MS. IFILL: Tonight, we look at the year just passed and how it will affect the year to come. Welcome to “Washington Week’s” year in review and preview. Turns out, elections do matter.
PRESIDENT BARACK OBAMA: There’s a reason we have two parties in this country. And both Democrats and Republicans have certain beliefs and certain principles that each feels cannot be compromised.
REP. JOHN BOEHNER (R-OH): On January 5th, the American people are going to watch their Congress do something differently.
MS. IFILL: The Democratic majority has eroded and the newcomers are about to arrive.
SEN. MARCO RUBIO (R-FL): If we can’t deal with the issues of earmarks, how are we going to deal with a thirteen and a half trillion dollars?
MS. IFILL: On tap, challenges to health care.
SEN. JOHN MCCAIN (R-AZ): We will stop the out of control spending and tax increases and repeal and replace ObamaCare.
MS. IFILL: Efforts to revive the economy.
REP. KEVIN MCCARTHY (R-CA): The land of opportunity has become the land of shrinking prosperity.
MS. IFILL: Promises to cut the budget deficit.
REP. MIKE PENCE (R-IN): The American people know we can’t borrow and spend and bail our way back to a growing country.
MS. IFILL: And as one combat mission winds down, another drags on.
SEC. ROBERT GATES: Our goal isn’t to build a 21st century Afghanistan. Our goal is not a country that is free of corruption, which would be unique in the entire region.
MS. IFILL: Who has the upper hand? We sort through it all with the reporters who covered the year. Michael Duffy of “Time” Magazine, Todd Purdum of “Vanity Fair,” Karen Tumulty of the “Washington Post,” and David Wessel of the “Wall Street Journal.”
ANNOUNCER: Award-winning reporting and analysis, covering history as it happens, live from our nation’s capital, this is “Washington Week” with Gwen Ifill produced in association with “National Journal.”
ANNOUNCER: Once again, from Washington, moderator Gwen Ifill.
MS. IFILL: Good evening. At year’s end, we can use this week between two holidays to take a deep breath. And after a year as eventful as 2010 and looking forward to one that promises to be at least as consequential, it helps to look back and forward, which is what we’ll do tonight. Remember Velma Hart? She’s the Obama supporter who told the president she’d become exhausted defending him, then she lost her job a few months later. In many ways, finding the best answer to her question and the remedy for her exhaustion defined the year in politics. The question becomes now looking back on it all, Karen, how did that shake out?
MS. TUMULTY: Well, I think it shook out as a pretty conventional midterm election. All year long, right up until Election Day, the Democrats kept telling us elections are really choices between two candidates and the Republicans kept saying no, this is going to be a referendum on the president. And that’s what midterms are for after presidential elections.
They are often the American public kind of putting its foot on the brake just a bit. And ultimately what happened was people expressed their disappointment that the economy had not improved as much as they had hoped. They expressed their frustration that they did not believe President Obama had put as much focus on improving the economy, their fears that the deficit was getting too big, that government was getting too big. And so they have now demanded that everyone sort of reorient themselves.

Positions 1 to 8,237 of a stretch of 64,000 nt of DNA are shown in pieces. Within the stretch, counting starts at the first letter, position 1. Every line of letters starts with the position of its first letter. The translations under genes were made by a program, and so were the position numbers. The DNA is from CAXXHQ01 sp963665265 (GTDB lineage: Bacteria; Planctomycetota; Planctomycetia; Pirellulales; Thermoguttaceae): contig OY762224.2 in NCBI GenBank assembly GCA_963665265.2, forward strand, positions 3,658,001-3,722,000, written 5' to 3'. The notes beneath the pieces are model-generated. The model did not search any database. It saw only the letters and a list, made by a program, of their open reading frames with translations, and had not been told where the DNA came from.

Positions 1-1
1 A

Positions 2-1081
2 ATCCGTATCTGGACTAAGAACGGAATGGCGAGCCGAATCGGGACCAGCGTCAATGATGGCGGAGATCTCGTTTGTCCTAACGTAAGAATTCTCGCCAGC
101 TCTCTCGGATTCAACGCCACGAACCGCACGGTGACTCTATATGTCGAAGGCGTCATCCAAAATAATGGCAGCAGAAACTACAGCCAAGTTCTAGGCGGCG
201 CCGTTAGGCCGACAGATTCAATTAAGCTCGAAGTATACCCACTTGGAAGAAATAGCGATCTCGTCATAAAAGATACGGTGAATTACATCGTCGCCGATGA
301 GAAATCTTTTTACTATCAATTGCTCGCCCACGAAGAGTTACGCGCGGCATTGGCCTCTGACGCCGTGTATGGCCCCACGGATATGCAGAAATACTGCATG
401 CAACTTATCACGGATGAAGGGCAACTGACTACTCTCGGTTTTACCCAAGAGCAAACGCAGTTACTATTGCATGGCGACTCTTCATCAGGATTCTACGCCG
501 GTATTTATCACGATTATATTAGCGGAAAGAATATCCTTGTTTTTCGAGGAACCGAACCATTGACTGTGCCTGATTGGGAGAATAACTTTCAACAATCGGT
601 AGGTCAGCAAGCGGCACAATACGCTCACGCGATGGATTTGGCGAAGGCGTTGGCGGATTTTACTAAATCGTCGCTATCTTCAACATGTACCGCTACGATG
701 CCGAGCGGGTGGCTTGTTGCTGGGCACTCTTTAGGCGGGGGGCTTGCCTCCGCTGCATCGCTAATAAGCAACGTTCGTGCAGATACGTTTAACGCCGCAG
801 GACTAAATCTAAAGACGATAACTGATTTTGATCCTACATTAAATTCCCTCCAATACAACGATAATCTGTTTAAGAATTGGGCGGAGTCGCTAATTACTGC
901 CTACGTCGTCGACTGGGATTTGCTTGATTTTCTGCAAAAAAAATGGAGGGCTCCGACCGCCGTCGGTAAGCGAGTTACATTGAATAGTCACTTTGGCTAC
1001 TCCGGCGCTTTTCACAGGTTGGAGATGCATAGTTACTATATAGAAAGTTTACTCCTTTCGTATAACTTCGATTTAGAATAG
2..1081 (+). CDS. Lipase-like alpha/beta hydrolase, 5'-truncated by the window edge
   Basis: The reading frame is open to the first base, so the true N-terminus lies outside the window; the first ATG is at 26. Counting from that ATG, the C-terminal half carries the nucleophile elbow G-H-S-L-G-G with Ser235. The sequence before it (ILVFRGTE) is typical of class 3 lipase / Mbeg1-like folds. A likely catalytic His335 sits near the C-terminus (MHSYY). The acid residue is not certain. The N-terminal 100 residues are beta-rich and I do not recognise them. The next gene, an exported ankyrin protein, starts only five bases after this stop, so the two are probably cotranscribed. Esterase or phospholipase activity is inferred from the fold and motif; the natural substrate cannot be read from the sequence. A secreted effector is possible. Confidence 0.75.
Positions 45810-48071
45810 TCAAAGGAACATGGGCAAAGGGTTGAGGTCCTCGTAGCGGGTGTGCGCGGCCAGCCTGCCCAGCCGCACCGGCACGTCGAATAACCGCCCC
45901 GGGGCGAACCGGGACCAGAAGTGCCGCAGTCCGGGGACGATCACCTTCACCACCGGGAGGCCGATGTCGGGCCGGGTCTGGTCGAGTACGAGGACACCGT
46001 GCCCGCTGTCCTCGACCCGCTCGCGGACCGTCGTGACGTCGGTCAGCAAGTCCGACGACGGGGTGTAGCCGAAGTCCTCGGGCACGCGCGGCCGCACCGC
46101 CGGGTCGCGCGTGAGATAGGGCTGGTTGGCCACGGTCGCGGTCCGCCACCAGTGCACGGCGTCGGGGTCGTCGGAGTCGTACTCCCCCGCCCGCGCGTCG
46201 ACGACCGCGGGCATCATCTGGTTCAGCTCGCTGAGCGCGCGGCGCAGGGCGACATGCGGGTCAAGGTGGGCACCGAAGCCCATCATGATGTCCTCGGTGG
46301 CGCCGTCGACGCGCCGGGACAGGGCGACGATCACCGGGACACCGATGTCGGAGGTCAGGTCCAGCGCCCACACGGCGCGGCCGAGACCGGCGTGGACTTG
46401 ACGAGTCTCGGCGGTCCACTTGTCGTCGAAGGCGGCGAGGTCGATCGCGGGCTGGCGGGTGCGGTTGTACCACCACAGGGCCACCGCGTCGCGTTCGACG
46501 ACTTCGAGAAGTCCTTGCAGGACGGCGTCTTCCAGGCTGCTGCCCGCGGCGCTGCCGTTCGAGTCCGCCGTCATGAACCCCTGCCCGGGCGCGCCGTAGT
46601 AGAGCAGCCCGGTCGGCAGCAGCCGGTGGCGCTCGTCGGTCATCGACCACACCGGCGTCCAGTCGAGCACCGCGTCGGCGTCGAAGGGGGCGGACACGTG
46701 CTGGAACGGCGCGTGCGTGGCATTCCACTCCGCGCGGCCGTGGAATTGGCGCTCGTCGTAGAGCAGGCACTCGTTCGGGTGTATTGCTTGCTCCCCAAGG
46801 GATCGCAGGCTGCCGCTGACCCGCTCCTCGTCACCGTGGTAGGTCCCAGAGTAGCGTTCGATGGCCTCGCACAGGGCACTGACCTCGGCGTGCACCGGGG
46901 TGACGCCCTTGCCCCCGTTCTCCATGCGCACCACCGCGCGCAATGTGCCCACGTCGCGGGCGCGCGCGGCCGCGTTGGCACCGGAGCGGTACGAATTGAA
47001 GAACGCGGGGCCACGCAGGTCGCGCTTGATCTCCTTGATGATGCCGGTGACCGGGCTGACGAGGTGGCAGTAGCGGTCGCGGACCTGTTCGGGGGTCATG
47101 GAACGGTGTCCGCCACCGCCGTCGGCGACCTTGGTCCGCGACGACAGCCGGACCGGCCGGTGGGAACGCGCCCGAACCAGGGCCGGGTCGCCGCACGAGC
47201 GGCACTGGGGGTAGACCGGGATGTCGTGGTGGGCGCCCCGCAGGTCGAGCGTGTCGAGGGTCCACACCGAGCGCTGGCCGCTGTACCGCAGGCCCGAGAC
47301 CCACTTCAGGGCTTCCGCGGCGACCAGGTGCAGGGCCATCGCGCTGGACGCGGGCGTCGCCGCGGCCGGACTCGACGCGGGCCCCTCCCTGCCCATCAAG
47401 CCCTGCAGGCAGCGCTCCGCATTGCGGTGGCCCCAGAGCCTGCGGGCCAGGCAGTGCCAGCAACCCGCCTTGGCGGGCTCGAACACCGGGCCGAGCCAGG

MS. IFILL: David, we heard so much about the bad economy. Yet at year’s end it felt like the stock market had rebounded, retail sales, Christmas sales had really bounced back. Have we turned a corner or is it too soon to say?
MR. WESSEL: I think we’ve turned a corner. The problem is that it’s better, but not good. So the good news is that the economy is growing again. You’re right, the stock markets up 10 percent this year. Employers are beginning to hire, and at this pace in 25 years from now we’ll be at full employment again. So the problem is the pace of the improvement is so slow that many Americans can be excused for saying, hey, I don’t think the recession’s over yet. And so it’s not surprising that those people are dissatisfied with the president and the Democrats. They would have turned on any incumbent party that was unable to deliver something better than they got.
MS. IFILL: In fact, if you listen to what even the victorious Republicans had to say after the election, they sounded like they’re aware that people are pretty unhappy with them as well.
MR. DUFFY: I think they behaved in a way after the election that was surprisingly, I think for some, modest, at least for a few days. They said we hear this. We recognize this is not exactly a referendum on our agenda. It’s just simply one against the president in many ways, or against the economy.
How long they remain modest is really a question. The thing that struck me about Ms. Hart’s comment at the beginning was that – she used the word exhaustion, which I thought was particularly tough and apt for both how people felt about the politics, which are enervating and depressing, and the economy, which has been so slow. That word was, I thought, particularly indicting for the whole country.
MS. IFILL: But it seems also that when you go back and you look at the year, which was a long year, you think about the things that actually did happen. Health care bill was passed, financial reform was passed. Even things that were incredibly unpopular like TARP and bailouts, actually a lot of that money now has been repaid. Was it a better year than we were able to see with our noses pressed to the glass?